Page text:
>>          original edge and the altered edge will not be constant.
>> 
>>    Note: If the shadow shape is contracted by more than the border-radius,
>>          round corners will become sharp.
>> 
>> 3a. As for 3, but special-case border-radius: 0; to be a sharp-cornered
>>     rectangle.
>> 
>> 4. Define spread radius as outward normal outset, but allow implementations
>>    to approximate as per 3.
>> 
>> 4a. As for 4, but special-case border-radius: 0; to be a sharp-cornered
>>     rectangle.
>> 
>> 5. Drop spread radius from box-shadow.
>> 
>> If I am missing your preferred option, please respond to this email with an
>> explanation of your preferred option.
>> 
>> For details on concepts 2, 2a, 3, 3a, 4, and 4a, see the editor's draft,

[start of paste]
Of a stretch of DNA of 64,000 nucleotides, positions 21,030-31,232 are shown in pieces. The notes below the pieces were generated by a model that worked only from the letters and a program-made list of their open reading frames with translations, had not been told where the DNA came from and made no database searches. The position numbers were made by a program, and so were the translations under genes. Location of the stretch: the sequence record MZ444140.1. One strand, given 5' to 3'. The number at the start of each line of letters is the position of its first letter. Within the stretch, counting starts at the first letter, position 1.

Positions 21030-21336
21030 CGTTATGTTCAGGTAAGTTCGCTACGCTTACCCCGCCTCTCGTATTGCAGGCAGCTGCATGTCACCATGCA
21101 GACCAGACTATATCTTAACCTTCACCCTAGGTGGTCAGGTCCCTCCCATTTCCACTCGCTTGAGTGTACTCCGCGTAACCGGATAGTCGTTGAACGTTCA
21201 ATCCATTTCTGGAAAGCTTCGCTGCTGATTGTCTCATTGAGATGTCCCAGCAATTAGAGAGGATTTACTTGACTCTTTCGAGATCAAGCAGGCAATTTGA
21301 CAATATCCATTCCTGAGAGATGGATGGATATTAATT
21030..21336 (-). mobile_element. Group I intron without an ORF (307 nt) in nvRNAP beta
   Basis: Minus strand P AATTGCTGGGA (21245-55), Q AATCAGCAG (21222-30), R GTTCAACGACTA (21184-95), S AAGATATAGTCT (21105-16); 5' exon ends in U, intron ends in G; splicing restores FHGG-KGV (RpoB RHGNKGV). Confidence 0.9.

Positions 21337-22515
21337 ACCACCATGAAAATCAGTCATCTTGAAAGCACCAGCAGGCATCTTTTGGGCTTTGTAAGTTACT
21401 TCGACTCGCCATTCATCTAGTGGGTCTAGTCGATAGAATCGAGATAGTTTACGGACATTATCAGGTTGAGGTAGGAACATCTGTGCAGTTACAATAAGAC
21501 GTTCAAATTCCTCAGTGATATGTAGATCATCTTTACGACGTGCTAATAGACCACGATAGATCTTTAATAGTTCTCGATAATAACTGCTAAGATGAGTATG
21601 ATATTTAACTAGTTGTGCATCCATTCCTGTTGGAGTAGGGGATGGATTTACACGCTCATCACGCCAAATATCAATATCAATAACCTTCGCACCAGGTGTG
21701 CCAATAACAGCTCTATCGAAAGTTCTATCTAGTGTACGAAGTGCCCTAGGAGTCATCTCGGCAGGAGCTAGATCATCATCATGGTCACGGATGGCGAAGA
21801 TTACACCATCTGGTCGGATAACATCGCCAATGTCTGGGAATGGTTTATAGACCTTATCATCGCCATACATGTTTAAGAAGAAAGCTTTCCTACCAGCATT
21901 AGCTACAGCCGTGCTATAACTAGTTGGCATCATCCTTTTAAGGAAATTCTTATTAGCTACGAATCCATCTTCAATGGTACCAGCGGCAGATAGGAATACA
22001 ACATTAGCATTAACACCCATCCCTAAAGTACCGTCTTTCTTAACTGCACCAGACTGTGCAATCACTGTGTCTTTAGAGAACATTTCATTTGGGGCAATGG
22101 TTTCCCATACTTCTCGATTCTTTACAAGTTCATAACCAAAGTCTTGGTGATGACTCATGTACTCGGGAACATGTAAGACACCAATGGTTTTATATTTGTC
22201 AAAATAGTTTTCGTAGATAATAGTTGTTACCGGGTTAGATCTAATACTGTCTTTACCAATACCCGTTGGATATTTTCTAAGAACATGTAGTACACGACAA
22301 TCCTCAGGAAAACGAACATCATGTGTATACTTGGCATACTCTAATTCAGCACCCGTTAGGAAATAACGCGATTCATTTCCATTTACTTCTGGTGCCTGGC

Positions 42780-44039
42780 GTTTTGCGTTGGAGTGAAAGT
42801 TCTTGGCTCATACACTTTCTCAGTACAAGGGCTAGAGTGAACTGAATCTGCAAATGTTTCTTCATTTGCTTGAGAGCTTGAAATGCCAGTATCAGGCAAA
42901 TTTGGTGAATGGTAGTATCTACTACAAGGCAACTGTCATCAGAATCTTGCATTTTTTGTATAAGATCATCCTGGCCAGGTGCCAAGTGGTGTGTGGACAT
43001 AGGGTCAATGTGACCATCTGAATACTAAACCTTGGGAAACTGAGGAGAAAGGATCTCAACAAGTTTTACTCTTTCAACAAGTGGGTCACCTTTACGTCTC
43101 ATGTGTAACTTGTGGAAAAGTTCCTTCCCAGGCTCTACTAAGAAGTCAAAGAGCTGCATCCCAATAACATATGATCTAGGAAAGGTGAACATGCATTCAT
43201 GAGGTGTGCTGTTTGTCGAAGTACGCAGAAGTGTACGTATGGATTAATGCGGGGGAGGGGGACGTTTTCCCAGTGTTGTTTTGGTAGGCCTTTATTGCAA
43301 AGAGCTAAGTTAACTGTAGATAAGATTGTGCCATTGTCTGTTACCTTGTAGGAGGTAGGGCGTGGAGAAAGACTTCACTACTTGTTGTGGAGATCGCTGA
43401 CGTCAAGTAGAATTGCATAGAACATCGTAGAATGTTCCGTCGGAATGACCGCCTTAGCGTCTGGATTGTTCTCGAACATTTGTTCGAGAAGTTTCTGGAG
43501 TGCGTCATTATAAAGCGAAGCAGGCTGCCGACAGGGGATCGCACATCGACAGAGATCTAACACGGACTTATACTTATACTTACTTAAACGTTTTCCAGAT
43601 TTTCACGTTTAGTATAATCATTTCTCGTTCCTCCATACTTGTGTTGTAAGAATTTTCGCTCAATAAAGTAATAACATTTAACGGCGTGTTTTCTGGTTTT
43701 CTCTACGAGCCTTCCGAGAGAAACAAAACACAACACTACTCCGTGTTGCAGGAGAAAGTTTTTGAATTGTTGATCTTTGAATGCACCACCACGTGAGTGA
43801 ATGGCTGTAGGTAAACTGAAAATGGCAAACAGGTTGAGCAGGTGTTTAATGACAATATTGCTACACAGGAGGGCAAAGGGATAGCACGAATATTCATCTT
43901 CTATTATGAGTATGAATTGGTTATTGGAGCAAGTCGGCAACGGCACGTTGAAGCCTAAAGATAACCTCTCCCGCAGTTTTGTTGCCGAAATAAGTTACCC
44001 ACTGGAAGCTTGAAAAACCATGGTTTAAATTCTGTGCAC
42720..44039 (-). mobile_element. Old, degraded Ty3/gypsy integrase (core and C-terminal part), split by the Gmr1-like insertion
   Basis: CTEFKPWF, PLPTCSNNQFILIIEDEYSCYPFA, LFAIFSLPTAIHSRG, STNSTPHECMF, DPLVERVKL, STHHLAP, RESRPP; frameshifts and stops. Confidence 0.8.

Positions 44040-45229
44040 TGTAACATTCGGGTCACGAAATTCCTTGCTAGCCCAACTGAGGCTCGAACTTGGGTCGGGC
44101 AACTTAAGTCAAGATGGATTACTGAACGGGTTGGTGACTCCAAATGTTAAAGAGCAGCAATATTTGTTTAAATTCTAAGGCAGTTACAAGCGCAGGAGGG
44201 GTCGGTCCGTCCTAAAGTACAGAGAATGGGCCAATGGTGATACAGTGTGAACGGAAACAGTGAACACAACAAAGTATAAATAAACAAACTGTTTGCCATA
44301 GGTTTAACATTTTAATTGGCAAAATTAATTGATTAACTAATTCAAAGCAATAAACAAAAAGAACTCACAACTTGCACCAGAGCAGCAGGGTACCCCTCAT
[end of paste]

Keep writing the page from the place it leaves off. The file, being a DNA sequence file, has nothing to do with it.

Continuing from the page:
>> which defines 4a, and thus has definitions for all the rest.
>> http://dev.w3.org/csswg/css3-background/#the-box-shadow
>> If you think the above definitions are missing details... They are missing
>> details! Check the spec before complaining that they are missing. I've added
>> Brad's diagram and rearranged the text. If there are any outstanding editorial
>> or clarificational comments, let me know, preferably *before* we discuss the
>> topic on a telecon.
>> 
>> Finally, I respectfully request that the chairs schedule ten minutes of an
>> upcoming telecon to conduct a straw poll, hopefully resolve the issue, and
>> approve publication of a css3-background LCWD. I also request that if the
>> discussion takes more than 8 minutes that we take option 5 and publish. I
>> understand that CSS2.1 is the top priority, but it is also urgent that we
>> officially publish the major changes we made to background-clip.
>> 
>> Thanks~
>> 
>> ~fantasai
>> 
>> 
>> 
Received on Sunday, 6 June 2010 17:22:47 GMT

This archive was generated by hypermail 2.3.1 : Tuesday, 26 March 2013 17:20:28 GMT